Like the outline presented on 8 June, the present draft focuses particularly on a number of areas which emerged in the discussions after Cancún as important concerns for Members and as key elements in further progress. As has been stressed repeatedly, this focus in no way lessens the importance of other aspects of the negotiations or the work programme as a whole. This text starts and ends by reaffirming the commitment of the membership to the Doha mandates in their entirety.

We urge Members to approach this draft text in a constructive spirit and with respect for the positions of others. We still have some way to go before reaching consensus on the text overall, but with hard work and good will this should be possible. We will continue to work with you all to facilitate agreement in the short time ahead of us.

  

Draft General Council Decision of [...] July 2004

1.    The General Council reaffirms the Ministerial Declarations and Decisions adopted at Doha and the full commitment of all Members to give effect to them. The Council emphasizes Members' resolve to complete the Doha Work Programme fully and to conclude successfully the negotiations launched at Doha. Taking into account the Ministerial Statement adopted at Cancún on 14 September 2003, and the statements by the Council Chairman and the Director-General at the Council meeting of 15-16 December 2003, the Council takes note of the report by the Chairman of the Trade Negotiations Committee (TNC) and agrees to take action as follows:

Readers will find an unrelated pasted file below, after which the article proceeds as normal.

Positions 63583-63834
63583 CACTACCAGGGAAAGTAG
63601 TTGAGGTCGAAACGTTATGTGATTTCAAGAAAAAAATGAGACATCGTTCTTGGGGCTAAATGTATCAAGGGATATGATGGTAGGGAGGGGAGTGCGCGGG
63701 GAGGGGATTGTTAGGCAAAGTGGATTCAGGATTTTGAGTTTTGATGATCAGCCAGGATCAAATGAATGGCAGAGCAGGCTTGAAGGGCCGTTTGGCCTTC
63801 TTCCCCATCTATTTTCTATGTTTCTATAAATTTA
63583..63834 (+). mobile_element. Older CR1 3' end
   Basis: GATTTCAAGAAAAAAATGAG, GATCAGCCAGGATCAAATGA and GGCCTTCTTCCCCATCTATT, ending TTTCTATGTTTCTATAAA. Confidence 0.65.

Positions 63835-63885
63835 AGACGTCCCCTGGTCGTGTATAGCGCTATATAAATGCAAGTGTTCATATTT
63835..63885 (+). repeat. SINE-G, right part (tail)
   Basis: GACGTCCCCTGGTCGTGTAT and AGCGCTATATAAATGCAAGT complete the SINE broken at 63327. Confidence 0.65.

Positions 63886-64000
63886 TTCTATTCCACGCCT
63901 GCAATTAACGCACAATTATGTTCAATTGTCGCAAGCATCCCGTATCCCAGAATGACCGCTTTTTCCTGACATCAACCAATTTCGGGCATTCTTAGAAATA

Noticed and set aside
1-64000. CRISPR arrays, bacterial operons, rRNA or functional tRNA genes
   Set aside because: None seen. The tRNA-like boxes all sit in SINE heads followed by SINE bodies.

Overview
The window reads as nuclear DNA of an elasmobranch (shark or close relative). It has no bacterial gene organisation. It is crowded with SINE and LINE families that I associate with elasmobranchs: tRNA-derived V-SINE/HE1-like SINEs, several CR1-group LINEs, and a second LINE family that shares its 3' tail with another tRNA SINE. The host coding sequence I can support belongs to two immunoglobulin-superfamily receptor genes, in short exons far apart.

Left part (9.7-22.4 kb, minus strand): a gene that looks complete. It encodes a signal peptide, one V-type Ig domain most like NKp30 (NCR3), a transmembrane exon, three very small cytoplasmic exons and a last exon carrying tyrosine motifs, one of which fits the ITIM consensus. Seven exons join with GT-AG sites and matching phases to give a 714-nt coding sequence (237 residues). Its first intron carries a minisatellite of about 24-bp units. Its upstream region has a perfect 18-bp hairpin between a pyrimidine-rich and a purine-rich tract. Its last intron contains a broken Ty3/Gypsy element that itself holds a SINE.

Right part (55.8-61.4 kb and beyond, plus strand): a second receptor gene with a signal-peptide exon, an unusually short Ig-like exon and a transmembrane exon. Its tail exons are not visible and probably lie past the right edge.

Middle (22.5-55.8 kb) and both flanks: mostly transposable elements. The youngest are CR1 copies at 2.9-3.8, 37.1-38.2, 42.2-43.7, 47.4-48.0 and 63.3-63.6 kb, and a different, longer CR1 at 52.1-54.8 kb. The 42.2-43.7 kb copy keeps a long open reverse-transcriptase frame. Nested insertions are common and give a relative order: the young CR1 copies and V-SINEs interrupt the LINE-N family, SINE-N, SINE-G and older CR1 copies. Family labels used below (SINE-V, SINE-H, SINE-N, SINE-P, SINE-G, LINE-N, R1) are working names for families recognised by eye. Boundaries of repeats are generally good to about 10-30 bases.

(a)    Agriculture: the General Council adopts the framework set out in Annex A to this document.

(b)    Cotton: the General Council reaffirms the importance of the Sectoral Initiative on Cotton and takes note of the parameters set out in Annex A within which the trade-related aspects of this issue will be pursued in the agriculture negotiations. The General Council also attaches importance to the development aspects of the Cotton Initiative and wishes to stress the complementarity between the trade and development aspects. The Council takes note of the recent Workshop on Cotton in Cotonou on 23-24 March 2004 organized by the WTO Secretariat, and other bilateral and multilateral efforts to make progress on the development assistance aspects and instructs the Secretariat to continue to work with the development community and to provide the Council with periodic reports on relevant developments.

(c)    Non-agricultural Market Access: the General Council adopts the framework set out in Annex B to this document.